As a church family we will begin 2024 with our annual practice spent in an intentional time of prayer & fasting. We have found this practice to be necessary and important as many of us are desperate for breakthrough, something that a practice of fasting brings forth.
We are asking, “what is God waiting to pour out on our church, or our city or our lives if we would seek him through prayer & fasting?”
Although the Bible doesn’t give a direct command on this issue, examples of fasting appear in both the Old and the New Testaments. One of the most telling passages in which fasting is mentioned is Matthew 6:16, where Jesus is teaching His disciples basic principles of godly living. When speaking on fasting, He begins with, “When you fast,” not “If you fast.” Jesus’ words imply that fasting will be a regular practice in His followers’ lives. Dietrich Bonhoeffer, in his book The Cost of Discipleship, said, “Jesus takes it for granted that His disciples will observe the pious custom of fasting. Strict exercise of self-control is an essential feature of the Christian life. Such customs have only one purpose — to make the disciples more ready and cheerful to accomplish those things which God would have done.”
Wesley Duewel, a twentieth-century writer, said, “You and I have no more right to omit fasting because we feel no special emotional prompting than we have a right to omit prayer, Bible reading, or assembling with God’s children for lack of some special emotional prompting. Fasting is just as biblical and normal a part of a spiritual walk of obedience with God as are these others.”
Some of the most encouraging words that we can read as we prepare to enter into this season are found in Acts 13:2, which reads, “While they were worshiping the Lord and fasting, the Holy Spirit said…” We are encouraged and invigorated to know that our time of dedicating ourselves to the Lord in this way will result in us actually hearing from Him!
People fast for a number of reasons. Following are seven circumstances in the Bible in which believers sought God through this discipline.
1. To prepare for ministry. Jesus spent forty days and nights in the wilderness fasting and praying before He began God’s work on this earth. He needed time alone to prepare for what His Father had called Him to do (Matthew 4:1-17; Mark 1:12-13; Luke 4:1-14).
2. To seek God’s wisdom. Paul and Barnabas prayed and fasted for the elders of the churches before committing them to the Lord for His service (Acts 14:23).
3. To show grief. Nehemiah mourned, fasted, and prayed when he learned Jerusalem’s walls had been broken down, leaving the Israelites vulnerable and disgraced (Nehemiah 1:1-4).
4. To seek deliverance or protection. Ezra declared a corporate fast and prayed for a safe journey for the Israelites as they made the nine-hundred-mile trek to Jerusalem from Babylon (Ezra 8:21-23).
5. To repent. After Jonah pronounced judgment against the city of Nineveh, the king covered himself with sackcloth and sat in the dust. He then ordered the people to fast and pray. Jonah 3:10 says, “When God saw what they did and how they turned from their evil ways, He relented and did not bring on them the destruction He had threatened.”
6. To gain victory. After losing forty thousand men in battle in two days, the Israelites cried out to God for help. Judges 20:26 says all the people went up to Bethel and “sat weeping before the Lord.” They also “fasted that day until evening.” The next day the Lord gave them victory over the Benjamites.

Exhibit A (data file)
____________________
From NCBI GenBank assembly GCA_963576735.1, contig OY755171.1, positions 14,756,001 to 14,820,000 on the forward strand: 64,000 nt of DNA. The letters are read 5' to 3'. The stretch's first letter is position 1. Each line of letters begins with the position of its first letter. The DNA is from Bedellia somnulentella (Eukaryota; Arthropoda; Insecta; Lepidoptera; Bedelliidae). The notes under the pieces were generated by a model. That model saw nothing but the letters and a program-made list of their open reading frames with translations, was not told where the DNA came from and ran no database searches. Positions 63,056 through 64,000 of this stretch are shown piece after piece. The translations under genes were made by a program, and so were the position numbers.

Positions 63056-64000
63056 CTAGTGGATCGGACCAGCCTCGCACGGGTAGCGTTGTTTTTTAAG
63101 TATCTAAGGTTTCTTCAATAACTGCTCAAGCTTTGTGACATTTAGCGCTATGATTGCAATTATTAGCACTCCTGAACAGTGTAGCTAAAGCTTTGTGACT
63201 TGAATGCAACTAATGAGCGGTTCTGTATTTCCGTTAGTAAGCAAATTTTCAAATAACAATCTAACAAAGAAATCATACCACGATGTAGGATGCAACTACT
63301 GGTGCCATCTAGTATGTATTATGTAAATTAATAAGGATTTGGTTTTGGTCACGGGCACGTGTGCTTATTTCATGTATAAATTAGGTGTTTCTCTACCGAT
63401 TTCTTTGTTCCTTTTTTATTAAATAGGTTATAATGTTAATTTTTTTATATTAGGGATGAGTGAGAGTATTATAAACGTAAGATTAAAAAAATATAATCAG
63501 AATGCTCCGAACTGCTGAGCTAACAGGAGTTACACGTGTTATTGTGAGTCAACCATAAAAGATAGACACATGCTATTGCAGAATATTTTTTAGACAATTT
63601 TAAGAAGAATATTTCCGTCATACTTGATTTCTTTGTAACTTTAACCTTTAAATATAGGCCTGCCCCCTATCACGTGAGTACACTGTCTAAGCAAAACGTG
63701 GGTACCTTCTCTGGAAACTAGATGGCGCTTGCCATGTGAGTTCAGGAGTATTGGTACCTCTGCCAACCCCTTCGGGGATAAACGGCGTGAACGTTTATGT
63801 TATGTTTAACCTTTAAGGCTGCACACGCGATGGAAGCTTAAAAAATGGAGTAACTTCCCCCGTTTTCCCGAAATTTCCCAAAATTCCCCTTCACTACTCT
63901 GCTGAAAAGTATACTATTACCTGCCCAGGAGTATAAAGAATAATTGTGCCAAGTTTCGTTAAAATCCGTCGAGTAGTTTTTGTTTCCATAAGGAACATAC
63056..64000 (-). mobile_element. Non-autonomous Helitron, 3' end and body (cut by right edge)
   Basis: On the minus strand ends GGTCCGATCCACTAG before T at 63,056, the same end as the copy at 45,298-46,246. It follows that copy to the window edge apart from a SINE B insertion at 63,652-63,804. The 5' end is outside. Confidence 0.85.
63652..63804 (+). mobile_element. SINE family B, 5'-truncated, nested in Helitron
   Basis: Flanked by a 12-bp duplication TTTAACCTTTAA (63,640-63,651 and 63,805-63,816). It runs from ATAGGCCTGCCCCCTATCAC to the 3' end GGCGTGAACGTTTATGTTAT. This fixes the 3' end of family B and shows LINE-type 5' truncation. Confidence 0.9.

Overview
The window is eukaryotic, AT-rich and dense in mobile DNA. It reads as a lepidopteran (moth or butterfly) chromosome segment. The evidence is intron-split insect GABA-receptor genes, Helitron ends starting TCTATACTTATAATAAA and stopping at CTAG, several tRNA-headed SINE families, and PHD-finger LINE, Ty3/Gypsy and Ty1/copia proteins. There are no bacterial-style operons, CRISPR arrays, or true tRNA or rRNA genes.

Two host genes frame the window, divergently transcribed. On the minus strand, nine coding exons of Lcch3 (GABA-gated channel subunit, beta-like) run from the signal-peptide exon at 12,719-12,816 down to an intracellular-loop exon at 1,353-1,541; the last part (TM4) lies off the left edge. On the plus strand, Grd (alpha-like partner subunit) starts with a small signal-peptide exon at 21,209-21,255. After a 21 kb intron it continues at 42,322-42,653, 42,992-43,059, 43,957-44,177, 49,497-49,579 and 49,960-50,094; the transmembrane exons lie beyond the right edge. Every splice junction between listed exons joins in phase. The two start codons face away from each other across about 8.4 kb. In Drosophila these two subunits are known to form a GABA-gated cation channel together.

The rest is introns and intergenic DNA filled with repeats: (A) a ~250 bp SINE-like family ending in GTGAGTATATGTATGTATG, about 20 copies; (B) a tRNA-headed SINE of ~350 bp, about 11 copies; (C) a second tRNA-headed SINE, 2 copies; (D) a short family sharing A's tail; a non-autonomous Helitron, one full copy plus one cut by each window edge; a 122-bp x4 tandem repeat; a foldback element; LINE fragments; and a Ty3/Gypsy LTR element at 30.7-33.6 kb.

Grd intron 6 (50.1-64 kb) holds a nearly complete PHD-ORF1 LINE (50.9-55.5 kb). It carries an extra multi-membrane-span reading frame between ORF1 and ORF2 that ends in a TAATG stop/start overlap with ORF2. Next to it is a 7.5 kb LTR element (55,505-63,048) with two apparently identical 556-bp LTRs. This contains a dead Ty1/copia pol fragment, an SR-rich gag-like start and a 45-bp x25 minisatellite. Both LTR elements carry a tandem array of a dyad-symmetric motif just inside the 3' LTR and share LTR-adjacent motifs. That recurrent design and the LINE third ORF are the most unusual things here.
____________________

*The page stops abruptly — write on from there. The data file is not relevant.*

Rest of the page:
7. To worship God. Luke 2 tells the story of an eighty-four-year-old prophetess named Anna. Verse 37 says, “She never left the temple but worshiped night and day, fasting and praying.” Anna was devoted to God, and fasting was one expression of her love for Him.
©2023 Kristen Feola | Faith Gateway
Each day of this journey we will be sending out 3 prayer prompts to guide you: one in the morning, one at noon, and one in the evening and this is to encourage you to pray morning, noon, and night. Receive these daily by texting “Prayer” to 855-615-6150.
This is a great opportunity to enjoy a holy quiet and stillness before the pace of the day increases and distractions begin to clamor for our attention. We encourage you to view the COTC Daily and engage with the scripture in your formation journal along with the prayer prompts.
The middle of the day is an opportunity to reflect on the morning – noticing the activity of God in and around you – and intentionally invite Him into the rest of your day. Take time to remember that God is with you, He is actively working around you, and you’re invited to join Him.
We’ll spend time each evening simply giving thanks. This practice develops and strengthens a heart of gratitude toward the Lord for what He’s done and revealed during the day.
Praying morning, noon, and night will be a simple way to establish a rhythm of listening in the morning, noticing His activity in the middle of the day, and then expressing gratitude in the evening. Each activity may only take a moment or two, but it will bring our hearts back to the Lord throughout the day.We desire to see more of Heaven on earth, and prayer is a big component of that.
Each day during our fast, we will have Scripture reading that will be available in our formation journals, as well as on our COTC daily video content. Our hope is for this content to encourage you as you navigate this fast, connecting you with others in our family who are journeying alongside you. The formation journal is designed to be an easily accessible addition to the experience, and is available for pick up in person or online at the end of December. Register to receive our daily video devotionals by texting “COTCDAILY” to 855-615-6150.